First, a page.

On one level, you might argue that are positions are not that far apart.  As you put it in the report (p.5): ‘Any move towards deeper political and economic integration should be grounded on a choice by citizens and not presented to them simply as the unavoidable consequence of the Euro. It is fundamental for citizens to understand that the need for further political integration is the democratic answer to interdependence and not a mechanical necessity imposed by the logic of integration’.  I could not agree with this statement more.  But then you state further down the same page: ‘The bedrock of European solidarity [and hence also the process of democratization you seek] will not be a pre-existing cultural or social identity. It will be an awareness of the benefits of European integration and that those benefits must come with duties too’ (p.5).  I do not doubt that European integration comes with duties, even if the process remains grounded in democratic legitimacy on the national level (this was my basic point in an earlier blog post, ‘Fault, Not Solidarity: A Normative Argument to Save the Eurozone’,, July 30, 2012).  But your claim that democratic legitimacy is possible on purely instrumental grounds (as evidenced by your repeated invocation of the ‘benefits’ of integration, e.g., pp.1, 5, 7, 10, 12, 13, 17), rather than on the basis of a shared democratic identity, strikes me, from a historical perspective, as wishful thinking.

In this regard, I admit that I am hopelessly old-fashioned. As I argue in Power and Legitimacy (p.11), democratic identity builds ‘on more than what Max Weber called “the directly economic disposition of goods and services.”’  Or to reach even further back into the scholarship on this question, we could paraphrase Ernest Renan: ‘A community of interest is assuredly a powerful bond among [peoples].  Do interests, however, suffice to make a [democracy]? I do not think so.  Community of interest brings about trade agreements, but [democracy] has a sentimental side to it; it is both soul and body at once; a Zollverein is not a patrie’. 

Of course, you attempt to construct a theory of distributive justice on the basis of your functionalist, instrumental reasoning.  But to me the question is whether distributive justice alone is sufficient to establish democratic legitimacy.  My ‘Fault, Not Solidarity’ post also entailed a concept of distributive justice and yet explicitly grounded that theory on the democratic choices of individual states.  So to me the question is whether it is possible, given the broader attachment of most Europeans to maintaining national forms of democracy in a historically recognizable sense, to construct a supranational form of European democracy on the instrumental grounds you pose.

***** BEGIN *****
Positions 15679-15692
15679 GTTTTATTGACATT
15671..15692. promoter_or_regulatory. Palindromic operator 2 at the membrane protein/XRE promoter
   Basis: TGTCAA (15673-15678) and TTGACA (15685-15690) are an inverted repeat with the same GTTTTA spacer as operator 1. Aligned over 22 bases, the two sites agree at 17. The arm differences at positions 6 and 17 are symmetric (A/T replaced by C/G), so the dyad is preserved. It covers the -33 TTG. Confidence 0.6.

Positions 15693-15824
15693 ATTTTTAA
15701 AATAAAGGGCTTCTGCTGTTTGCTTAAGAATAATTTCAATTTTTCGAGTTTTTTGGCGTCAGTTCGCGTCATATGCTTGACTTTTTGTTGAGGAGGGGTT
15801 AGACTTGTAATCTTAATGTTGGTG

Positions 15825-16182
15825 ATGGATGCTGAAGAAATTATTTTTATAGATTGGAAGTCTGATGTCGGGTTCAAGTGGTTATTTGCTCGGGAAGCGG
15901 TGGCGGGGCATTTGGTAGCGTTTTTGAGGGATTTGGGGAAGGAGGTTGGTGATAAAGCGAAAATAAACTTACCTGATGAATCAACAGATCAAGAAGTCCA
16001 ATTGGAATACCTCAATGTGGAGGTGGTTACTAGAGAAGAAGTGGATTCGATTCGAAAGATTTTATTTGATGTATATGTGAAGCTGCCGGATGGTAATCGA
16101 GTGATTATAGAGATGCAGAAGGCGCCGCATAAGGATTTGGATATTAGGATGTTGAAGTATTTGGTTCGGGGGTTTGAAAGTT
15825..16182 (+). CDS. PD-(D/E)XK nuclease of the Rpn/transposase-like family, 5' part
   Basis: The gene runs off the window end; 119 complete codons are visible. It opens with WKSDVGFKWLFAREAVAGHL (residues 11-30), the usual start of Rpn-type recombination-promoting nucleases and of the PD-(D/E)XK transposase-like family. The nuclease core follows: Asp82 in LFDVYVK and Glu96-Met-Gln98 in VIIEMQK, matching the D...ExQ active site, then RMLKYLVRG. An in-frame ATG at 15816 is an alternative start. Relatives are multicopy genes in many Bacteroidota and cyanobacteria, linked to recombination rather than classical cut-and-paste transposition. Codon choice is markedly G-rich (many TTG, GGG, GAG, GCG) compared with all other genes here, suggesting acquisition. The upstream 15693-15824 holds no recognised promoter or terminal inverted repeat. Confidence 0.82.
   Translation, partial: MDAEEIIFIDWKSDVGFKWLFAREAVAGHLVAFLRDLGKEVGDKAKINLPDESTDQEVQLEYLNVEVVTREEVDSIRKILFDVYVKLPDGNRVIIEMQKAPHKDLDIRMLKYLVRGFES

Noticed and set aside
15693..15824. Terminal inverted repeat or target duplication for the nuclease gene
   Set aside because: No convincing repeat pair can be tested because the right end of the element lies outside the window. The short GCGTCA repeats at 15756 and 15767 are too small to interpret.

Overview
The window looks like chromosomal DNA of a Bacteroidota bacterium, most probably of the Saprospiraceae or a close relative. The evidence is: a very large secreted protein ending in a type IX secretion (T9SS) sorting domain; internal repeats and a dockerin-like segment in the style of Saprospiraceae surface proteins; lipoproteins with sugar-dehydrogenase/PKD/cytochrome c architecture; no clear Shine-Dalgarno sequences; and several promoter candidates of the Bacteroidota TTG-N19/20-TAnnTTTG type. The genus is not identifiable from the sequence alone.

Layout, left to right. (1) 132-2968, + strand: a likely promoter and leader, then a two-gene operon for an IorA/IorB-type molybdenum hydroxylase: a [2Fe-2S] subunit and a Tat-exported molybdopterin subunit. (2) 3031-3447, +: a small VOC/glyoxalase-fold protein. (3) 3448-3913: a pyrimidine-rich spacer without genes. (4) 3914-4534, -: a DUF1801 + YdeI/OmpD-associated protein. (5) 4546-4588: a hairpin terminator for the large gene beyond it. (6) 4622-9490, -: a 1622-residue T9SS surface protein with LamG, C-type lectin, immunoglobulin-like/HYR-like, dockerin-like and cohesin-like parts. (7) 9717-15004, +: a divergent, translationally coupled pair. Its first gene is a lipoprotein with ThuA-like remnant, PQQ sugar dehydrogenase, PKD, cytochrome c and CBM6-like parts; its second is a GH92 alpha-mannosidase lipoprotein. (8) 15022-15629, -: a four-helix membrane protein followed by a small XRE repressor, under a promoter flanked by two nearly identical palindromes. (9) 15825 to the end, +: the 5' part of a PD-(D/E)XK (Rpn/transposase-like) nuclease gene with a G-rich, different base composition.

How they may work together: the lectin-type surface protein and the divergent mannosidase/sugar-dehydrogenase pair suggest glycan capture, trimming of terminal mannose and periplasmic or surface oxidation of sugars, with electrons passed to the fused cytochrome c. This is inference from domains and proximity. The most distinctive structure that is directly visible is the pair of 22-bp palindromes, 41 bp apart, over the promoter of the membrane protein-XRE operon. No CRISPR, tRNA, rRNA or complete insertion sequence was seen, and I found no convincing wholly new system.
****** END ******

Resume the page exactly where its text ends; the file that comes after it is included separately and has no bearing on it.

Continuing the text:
Here I would recite the argument I set forth in my Daimler Lecture at the American Academy in Berlin last spring.  I fully agree that European integration has done much, and could do more, to augment ‘input legitimacy’ at the supranational level (‘government by’ Europeans in the Lincoln sense).  I also agree that it has done much, but certainly could do more in this crisis, to augment ‘output legitimacy’ (‘government for’ Europeans).  But what the process of integration has not yet achieved is the strong sense of socio-political/socio-cultural identity between supranational institutions and the average European on the street (‘government of’ Europeans).  In that latter regard, as your report repeatedly and rightly suggests (e.g., p.2, 6, 18-19), the process of European integration is still experienced as a fundamentally ‘technocratic’ construct.  It is technocratic not merely in design but also in its socio-political/socio-cultural foundations, perceived as distant, bureaucratic, and emphatically not the institutional expression of self-rule within a coherent political community conscious of itself as such.